Roslyn's Reviews > Happiness: A History

Happiness by Darrin M. McMahon
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it was amazing

I loved this book. Couldn’t put it down. But here are my complaints:

The author

1. has obviously not read Joseph Campbell or Ayn Rand and any book analyzing happiness from Every Different Perspective Ever that hasn’t read those authors is just sloppy.

2. tried way too hard to see something that wasn’t really there. It is clear to me by reading the excerpts that most of the thinkers thought very clearly and thoroughly about happiness—there was much less development over time than he claims there is. His book contradicts itself in this way, claiming there was a new development in the concept of happiness when I could turn back 200 pages and see that, nope, actually that had been around for a long time, like happy endings to stories. No dude, they were not invented in the 1800’s, off the top of my head—Shakespearean comedies?

3. His writing style killed me. He was full of random metaphors that pulled me out of his book like, “Strong black coffee to clear the head of an evenings wine, his work served as a sobering reminder of the ancient wisdom of the Christian Fall.” Why he feels the need to say such a simple sentence in this way is beyond me. The entire paragraphs dedicated to “setting the mood” just destroyed this book. Before he quotes someone, he feels the need to set the scene: “There may have been an occasional cough as Lequinio took his place at the pulpit, the scratch of a workman’s boots, perhaps, side-long glances, the rustling of clothes…” WHAT??? Just friggin give me the quote!!! Do I really need twenty pages telling the life story of everyone you want to quote? It could have been relevant, but it wasn’t. This book could have been 100 pages, more focused and clear. Author needs to read The Elements of Style.

Famous ideas about happiness (but keep in mind these thinkers were not nearly as one-sided as these summaries make it seem):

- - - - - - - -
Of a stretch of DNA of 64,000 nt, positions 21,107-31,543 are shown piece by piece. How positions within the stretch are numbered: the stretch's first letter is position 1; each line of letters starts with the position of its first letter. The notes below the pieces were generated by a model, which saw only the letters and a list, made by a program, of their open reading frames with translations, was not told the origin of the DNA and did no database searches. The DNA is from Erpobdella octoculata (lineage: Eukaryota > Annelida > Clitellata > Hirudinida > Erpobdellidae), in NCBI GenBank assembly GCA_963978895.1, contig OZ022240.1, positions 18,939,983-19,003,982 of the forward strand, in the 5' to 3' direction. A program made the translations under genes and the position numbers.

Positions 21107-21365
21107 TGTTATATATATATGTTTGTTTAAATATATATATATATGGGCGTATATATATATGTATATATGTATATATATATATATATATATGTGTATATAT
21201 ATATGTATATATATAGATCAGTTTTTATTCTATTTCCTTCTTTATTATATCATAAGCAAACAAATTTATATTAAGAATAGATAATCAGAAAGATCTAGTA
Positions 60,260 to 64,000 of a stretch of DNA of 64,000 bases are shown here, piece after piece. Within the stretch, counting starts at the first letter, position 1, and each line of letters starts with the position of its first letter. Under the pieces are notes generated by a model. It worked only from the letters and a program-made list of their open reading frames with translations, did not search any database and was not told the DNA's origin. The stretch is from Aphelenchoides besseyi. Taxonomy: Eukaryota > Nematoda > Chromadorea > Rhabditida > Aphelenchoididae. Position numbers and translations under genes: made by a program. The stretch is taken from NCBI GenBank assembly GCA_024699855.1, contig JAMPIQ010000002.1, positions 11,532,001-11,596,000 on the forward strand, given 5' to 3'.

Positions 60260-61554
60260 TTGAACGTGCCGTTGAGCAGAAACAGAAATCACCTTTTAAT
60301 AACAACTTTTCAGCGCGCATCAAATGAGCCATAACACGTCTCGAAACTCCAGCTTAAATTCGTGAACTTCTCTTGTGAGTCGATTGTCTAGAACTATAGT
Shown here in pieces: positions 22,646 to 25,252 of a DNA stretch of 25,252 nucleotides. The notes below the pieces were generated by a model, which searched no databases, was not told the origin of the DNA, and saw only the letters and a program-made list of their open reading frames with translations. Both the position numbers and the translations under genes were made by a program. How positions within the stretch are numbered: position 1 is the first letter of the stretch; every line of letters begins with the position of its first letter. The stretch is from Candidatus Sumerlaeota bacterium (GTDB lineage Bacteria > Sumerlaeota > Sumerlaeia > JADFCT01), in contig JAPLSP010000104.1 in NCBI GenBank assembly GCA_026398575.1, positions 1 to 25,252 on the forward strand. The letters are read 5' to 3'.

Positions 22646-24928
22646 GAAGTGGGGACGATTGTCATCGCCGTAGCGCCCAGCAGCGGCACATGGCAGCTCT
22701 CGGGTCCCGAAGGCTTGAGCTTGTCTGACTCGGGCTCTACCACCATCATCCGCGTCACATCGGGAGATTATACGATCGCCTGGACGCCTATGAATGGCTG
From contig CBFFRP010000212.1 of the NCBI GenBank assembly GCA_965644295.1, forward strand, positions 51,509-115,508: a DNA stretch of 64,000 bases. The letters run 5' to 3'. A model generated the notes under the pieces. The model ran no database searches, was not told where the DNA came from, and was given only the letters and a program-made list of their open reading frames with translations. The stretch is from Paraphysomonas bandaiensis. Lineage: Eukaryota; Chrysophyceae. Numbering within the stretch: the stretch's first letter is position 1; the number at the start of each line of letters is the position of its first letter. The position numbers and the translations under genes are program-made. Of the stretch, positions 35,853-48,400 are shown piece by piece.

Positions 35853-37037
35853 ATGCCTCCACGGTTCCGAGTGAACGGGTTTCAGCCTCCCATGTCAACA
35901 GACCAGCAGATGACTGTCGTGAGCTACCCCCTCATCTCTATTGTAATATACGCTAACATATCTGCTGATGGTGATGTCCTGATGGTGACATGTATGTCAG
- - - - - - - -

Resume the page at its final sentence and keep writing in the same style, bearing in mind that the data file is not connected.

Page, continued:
-Ancient Greece: Any happiness anyone experiences is a miracle since as all life is tragic, happiness is pure luck, we are victims of fate
-Aristotle: The goal is to be happy in this life, here and now.
-Plato: Happiness is the ideal that does not exist, Heaven
-Epicurus: Pleasure is the goal (though keep in mind pleasure is defined by him as minimizing pain by living a simple life in the country)
-Stoics: Just be happy, whatever your circumstances, just decide to be happy and be happy *note this is like today's Positive Psychology movement!
-Zeno: Learn to not desire anything and then you will be happy
-Dark Ages: Bear the pain of life now and be rewarded in Heaven—the only possible happiness is suffering now so that you can be happy in death, embrace suffering, suffering IS happiness!
-Aquinas: happiness is the process of fully realizing ourselves, happiness is the hope of Heaven, i.e. the hope of happiness
-Martin Luther: heaven and hell are actually psychological places - God wants us to be happy!
-Renaissance: Good people are happy. Bad people are unhappy. You’d better be happy or we will know you’re bad
-Rousseau: intellectual people can’t be happy, only dumb people, the only happiness is trying to make other people happy i.e. self-sacrifice, people can be forced to be happy if we control their needs, let us create a new man and a new nature! Then we will be happy